SHOWING THE WAY TO GOD
By Janark Gray, Communication Officer, Society of Jesus in Australia
It’s my first trip to Adelaide. The ‘City of Churches.’ As comedian Danny Bhoy once commented, “I think Rome will have something to say about that!” I have been told Adelaide has a country town feel, and right they were. As my plane approached for landing, the layout of the city appeared to be in a straightforward grid. Not as intricate and intertwined as Melbourne city. Maybe that is a true reflection of South Australians – straightforward and less complicated than Melburnians.
I was there on Sunday 23 July, for the 150th anniversary of the interment of Fr Johann Hinteröcker SJ in St Ignatius’ Church in Norwood, a momentous occasion for South Australian Jesuits. I wondered what the landscape may have looked like when Fr Hinteröcker first arrived in 1866.
Fr Hinteröcker was born in Austria in 1820 and joined the Jesuits in 1839. As a child, during his school holidays, he would roam the countryside of Spitz collecting insects and plants. This would later lead him to becoming a Professor of Natural History at Linz. He studied and worked across Europe and was renowned for his published papers on Austrian flora and fauna. At the age of 45, he volunteered for a mission to the Aboriginal people of Central Australia and joined the mission at Sevenhill in 1866. He was a linguistic genius, who could speak German, French, English, Italian and Polish. He would deliver homilies in these languages and even went on to learn an Aboriginal language.
In a mere six years, Hinteröcker helped the Jesuits build a stable base in Adelaide and Sevenhill. In 1871, the Sisters of St. Joseph of the Sacred Heart, the Josephites, were excommunicated by Adelaide’s Bishop Lawrence Shiel. At the risk of being suspended, Hinteröcker provided refuge for the sisters. Their principal sister and co-founder went on to serve for decades as the superior of the Josephites, known by her full name in religion: Mary of the Cross MacKillop.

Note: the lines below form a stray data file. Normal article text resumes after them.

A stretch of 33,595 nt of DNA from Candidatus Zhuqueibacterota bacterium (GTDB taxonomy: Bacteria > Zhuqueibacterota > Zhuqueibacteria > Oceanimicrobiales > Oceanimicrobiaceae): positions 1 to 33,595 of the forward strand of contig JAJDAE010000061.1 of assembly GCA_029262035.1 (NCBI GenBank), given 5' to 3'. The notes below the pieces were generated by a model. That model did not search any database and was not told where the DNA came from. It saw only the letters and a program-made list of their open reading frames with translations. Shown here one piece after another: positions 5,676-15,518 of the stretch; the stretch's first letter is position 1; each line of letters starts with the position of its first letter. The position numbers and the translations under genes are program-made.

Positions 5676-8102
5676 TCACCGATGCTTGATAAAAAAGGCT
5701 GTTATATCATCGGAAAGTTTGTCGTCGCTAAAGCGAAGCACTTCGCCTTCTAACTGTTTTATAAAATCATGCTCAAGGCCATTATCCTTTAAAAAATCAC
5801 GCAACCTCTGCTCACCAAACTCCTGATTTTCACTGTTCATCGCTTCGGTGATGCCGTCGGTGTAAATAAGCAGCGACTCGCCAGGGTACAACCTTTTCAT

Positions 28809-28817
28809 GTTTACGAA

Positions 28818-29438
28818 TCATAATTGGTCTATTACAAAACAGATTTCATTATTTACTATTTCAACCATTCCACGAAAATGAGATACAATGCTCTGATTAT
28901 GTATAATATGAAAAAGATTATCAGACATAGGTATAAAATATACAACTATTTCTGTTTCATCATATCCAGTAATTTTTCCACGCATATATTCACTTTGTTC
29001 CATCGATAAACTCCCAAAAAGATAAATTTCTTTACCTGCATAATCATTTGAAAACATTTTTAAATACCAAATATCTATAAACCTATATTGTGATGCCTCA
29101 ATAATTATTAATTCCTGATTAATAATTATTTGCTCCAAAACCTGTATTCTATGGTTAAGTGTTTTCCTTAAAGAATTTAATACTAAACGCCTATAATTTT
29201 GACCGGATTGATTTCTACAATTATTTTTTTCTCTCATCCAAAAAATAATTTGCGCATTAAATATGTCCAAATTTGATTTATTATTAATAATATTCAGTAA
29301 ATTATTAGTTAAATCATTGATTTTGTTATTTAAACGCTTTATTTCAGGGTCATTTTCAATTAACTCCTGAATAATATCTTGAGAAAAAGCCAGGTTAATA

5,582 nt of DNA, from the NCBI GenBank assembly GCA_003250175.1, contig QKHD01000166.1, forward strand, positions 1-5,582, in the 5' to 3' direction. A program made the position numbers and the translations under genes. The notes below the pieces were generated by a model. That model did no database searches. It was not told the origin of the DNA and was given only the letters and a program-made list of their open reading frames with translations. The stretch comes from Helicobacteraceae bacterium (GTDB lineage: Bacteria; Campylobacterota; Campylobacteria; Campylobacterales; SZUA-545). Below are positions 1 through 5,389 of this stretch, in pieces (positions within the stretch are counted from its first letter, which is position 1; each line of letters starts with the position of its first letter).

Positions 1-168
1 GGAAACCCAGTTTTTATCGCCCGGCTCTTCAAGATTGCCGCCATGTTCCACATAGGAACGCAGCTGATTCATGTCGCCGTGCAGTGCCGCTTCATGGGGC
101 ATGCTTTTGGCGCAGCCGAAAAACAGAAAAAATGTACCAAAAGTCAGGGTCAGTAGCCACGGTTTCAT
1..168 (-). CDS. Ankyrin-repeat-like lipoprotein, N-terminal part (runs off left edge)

Hinteröcker’s father was a vineyard owner and vinegar maker in Austria and the grape didn’t fall far from the vine, so to speak. Hinteröcker inherited his father’s skills in grape growing and wine. He later served as a wine judge in an exhibition featuring 37 Australian wines. You can gather that this Austrian Jesuit was quite the universal talent, and so it was necessary that the present-day clergy of Norwood Parish honour him with a special 150th anniversary celebration.
Fr Chris Jenkins SJ gave the homily for this commemorative Mass. Accompanying Fr Jenkins at the altar were fellow Jesuits, Bishop Greg O’Kelly, Frs Brendan Kelly, Peter Hosking and Gaetan Pereira. Fr Jenkins highlighted that in a short time, Hinteröcker “played a defining role in the early history of the parish.” He was an important figure and considered a very intelligent, organised and popular priest. He died in 1872 from pneumonia at the early age of 52, while giving retreats in Launceston, Tasmania. His popularity was evident among Norwood parishioners as his remains were brought back to Norwood nine months after his death. Hinteröcker’s remains lie buried underneath the church floor at Norwood with a plaque honouring his life on the adjacent wall for all churchgoers to see. The headstone reads: